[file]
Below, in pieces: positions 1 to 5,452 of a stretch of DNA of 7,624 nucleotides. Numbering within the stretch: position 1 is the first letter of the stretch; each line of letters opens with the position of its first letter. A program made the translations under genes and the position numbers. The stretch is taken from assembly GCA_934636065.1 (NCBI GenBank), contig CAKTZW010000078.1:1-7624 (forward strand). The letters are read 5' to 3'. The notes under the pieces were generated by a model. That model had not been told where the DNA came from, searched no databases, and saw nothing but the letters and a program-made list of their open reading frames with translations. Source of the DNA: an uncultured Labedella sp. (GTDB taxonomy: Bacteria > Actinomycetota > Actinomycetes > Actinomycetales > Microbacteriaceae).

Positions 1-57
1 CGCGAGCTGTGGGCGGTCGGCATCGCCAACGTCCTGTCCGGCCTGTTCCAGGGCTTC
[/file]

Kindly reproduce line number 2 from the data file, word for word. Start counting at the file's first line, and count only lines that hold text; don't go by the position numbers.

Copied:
Positions 1-57